Availability, accessibility, affordability, and acceptability: these “Four As” are at the core of global energy security. As energy demands increase around the world, the global community must balance the “Four As” while keeping up with need. Thanks to major innovations in extraction technologies, fossil fuels remain an available and affordable global asset. Yet climate change, geopolitical risk, and environmental impacts are changing the energy debate and challenging the acceptability of fossil fuels. In the short term, emerging green technologies often lack accessibility, availability, and affordability.
TEC 2013 explored how both developing and developed countries are working to meet their energy needs, manage geopolitical risk, and ensure energy security. Through six diverse but interconnected panels, TEC 2013 addressed a number of pressing questions, including:
What role will the U.S. energy mix have in the global energy market?
Should all countries be held to the same energy acceptability standards, given the lack of reliable power in developing nations and the continuing low price of fossil fuels?
What risks are countries willing to take to ensure energy availability?
By bringing together international policy makers, innovators, academics, and entrepreneurs, TEC 2013 explored how to create a mix of energy resources that is environmentally, politically, and economically secure.
Bill Richardson, Governor of New Mexico
Bill Richardson completed his second term as Governor of New Mexico in January 2011. He served for 15 years in northern New Mexico representing the 3rd Congressional District. He also served in 1997 as the U.S. Ambassador to the United Nations, and in 1998, he was unanimously confirmed by the U.S. Senate as Secretary of the U.S. Department of Energy. While a congressman, Gov. Richardson served as a special envoy on many sensitive international missions. He successfully won the release of hostages, American servicemen, and prisoners in North Korea, Iraq, Cuba, and Sudan. As Governor, his bold governing style moved New Mexico forward in several important areas, including clean energy, education, public safety, environment, transportation, healthcare, and $1 billion in tax cuts for New Mexicans. He made New Mexico the “Clean Energy State” by requiring utilities to meet 20 percent of New Mexico’s electrical demand from renewable sources, and he established a Renewable Energy Transmission Authority to deliver New Mexico’s world-class renewable resources to market. Currently, Gov. Richardson serves as Senior Fellow for Latin America at Rice University’s James A. Baker III Institute for Public Policy and has joined several non-profit and for-profit boards, including Abengoa’s International Advisory Board, the fifth largest biofuels producer in the U.S., WRI World Resources Institute, Refugees International, and Chairman of the International Council for Science and the Environment. He received a BA from Tufts in 1970 and an MA from The Fletcher School of Law and Diplomacy in 1971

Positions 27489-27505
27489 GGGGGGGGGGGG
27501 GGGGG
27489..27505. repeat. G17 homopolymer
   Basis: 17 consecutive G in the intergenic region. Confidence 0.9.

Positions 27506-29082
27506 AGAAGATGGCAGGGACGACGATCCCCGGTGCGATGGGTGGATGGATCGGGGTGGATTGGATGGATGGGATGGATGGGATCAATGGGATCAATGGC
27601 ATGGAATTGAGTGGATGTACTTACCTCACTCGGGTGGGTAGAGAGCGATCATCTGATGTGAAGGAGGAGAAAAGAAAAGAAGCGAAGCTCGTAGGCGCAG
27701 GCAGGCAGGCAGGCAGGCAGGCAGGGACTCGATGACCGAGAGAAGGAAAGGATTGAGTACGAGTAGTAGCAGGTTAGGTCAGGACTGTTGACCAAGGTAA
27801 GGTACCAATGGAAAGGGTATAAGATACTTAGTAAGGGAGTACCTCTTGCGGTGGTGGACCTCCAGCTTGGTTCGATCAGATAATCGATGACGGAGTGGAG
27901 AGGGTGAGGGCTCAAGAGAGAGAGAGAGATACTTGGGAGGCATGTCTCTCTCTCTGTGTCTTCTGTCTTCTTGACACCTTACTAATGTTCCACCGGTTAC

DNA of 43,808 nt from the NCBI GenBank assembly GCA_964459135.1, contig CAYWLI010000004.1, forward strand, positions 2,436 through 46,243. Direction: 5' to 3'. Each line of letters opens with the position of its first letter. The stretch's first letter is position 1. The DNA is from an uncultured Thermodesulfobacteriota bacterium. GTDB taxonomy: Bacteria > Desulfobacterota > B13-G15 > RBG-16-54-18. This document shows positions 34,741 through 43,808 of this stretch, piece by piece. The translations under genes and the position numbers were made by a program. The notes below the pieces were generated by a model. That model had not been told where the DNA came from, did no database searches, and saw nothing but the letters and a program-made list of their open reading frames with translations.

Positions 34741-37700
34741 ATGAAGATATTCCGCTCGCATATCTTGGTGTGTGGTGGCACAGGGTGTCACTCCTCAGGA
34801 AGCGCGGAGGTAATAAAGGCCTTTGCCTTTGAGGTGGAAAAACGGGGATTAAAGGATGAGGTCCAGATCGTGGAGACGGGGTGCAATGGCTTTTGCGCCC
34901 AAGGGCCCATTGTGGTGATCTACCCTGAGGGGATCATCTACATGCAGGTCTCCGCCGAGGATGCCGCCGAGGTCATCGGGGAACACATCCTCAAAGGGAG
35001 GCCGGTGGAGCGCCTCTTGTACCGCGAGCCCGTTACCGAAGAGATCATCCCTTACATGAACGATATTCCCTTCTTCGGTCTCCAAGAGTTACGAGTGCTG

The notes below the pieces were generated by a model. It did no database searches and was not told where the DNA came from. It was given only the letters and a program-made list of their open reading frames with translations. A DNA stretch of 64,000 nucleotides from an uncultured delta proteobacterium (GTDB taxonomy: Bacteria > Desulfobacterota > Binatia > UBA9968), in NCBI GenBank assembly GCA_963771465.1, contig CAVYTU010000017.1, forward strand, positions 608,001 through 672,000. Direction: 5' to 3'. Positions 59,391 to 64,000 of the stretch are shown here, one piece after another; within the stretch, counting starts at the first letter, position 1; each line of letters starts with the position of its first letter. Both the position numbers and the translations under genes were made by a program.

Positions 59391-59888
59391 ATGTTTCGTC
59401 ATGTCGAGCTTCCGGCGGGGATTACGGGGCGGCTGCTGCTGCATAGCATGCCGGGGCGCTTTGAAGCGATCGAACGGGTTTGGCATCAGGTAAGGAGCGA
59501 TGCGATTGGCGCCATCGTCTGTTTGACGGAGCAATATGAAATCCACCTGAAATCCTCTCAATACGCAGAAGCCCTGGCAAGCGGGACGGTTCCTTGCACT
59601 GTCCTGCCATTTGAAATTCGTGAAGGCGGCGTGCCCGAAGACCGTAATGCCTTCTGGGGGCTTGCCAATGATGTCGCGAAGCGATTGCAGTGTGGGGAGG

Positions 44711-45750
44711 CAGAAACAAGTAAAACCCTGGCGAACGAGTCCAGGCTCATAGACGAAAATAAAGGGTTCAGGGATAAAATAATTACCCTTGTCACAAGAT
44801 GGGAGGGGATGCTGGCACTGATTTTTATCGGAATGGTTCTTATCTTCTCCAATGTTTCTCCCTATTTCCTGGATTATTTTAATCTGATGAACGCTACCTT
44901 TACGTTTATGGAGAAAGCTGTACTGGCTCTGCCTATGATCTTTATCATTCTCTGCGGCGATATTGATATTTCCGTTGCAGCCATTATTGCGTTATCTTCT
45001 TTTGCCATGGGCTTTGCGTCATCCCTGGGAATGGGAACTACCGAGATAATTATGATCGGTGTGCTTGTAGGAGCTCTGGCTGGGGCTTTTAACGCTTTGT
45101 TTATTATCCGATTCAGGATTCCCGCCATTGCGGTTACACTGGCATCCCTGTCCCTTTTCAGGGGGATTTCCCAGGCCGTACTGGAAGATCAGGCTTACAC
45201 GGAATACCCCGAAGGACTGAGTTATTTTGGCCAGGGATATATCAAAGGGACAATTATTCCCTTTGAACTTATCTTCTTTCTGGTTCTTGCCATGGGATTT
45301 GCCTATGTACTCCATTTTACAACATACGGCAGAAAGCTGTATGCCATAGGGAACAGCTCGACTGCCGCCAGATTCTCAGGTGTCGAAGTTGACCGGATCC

Dr. Joseph Stanislaw, Founder, The Jastanislaw Group
Dr. Joseph A. Stanislaw is founder of the advisory firm The JAStanislaw Group, LLC and an Independent Senior Advisor to the Energy & Resources group of Deloitte LLP. Dr. Stanislaw was a founder of Cambridge Energy Research Associates and Managing Director for non-U.S. activity until he was named President and CEO. Dr. Stanislaw is an adjunct professor in the Nicholas School of the Environment and Earth Sciences at Duke University. He serves on the Boards of several corporations with interests in the areas of clean, alternative, and renewable energy. Dr. Stanislaw was a Research Fellow, Lecturer in economics, and founding member of the Energy Research Group at Cambridge University. He was a Senior Economist at the International Energy Agency in Paris. Dr. Stanislaw is the co-author of The Commanding Heights: The Battle for the World Economy. Dr. Stanislaw received a BA cum laude from Harvard College, a PhD in economics from the University of Edinburgh, and he holds an Honorary Doctorate and Professorship from Gubkin Russian State University of Oil and Gas.
Dr. Susan Tierney, Managing Principle, Analysis Group
Dr. Susan Tierney is an expert on energy policy and economics, specializing in the electric and gas industries. Her work has covered regional transmission organizations, siting of generation and transmission facilities and natural gas pipeline projects, natural gas markets, electric system reliability, and environmental policy and regulation. A former Assistant Secretary for Policy at the U.S. Department of Energy and state environmental secretary and public utility commissioner, she is a member of the Bipartisan Policy Center’s energy project, the Secretary of Energy’s Advisory Board (and its Shale Gas subcommittee), and the National Petroleum Council. Dr. Tierney also serves as an ambassador for the U.S. Clean Energy Education and Empowerment program, an initiative of the DOE and MIT, and as convening co-lead author of the energy chapter in the new draft National Climate Assessment. In 2012, she received the Hall of Fame award from the New England Clean Energy Council for outstanding achievements in accelerating the region’s clean energy economy. Dr. Tierney received her PhD and MA in regional planning and public policy from Cornell University.
Justin Rheingold (Director), Nick Harmon, Andrea Coniglio, Tala Brewster, Kwan Ki Tang
Kwan Li (Director)
Katherine Nolan (Director)
Beth Treseder (Director), Maria Flores, Andrew Dahlen, Henry Barrett
Bonnie Bronenberg (Director), Yukinobu Tanimoto
Emily Lewis (Co-Director), Brennan Mullaney (Co-Director), Benjamin Rabe, Elena Nikolova, Elsa Tung, Seher Haider, Betsy McDonald, Alden Smith,
Katie Ferrari (Co-Director), Jacob Passy (Co-Director), Ryan Spagnolo, Dorine Klapholz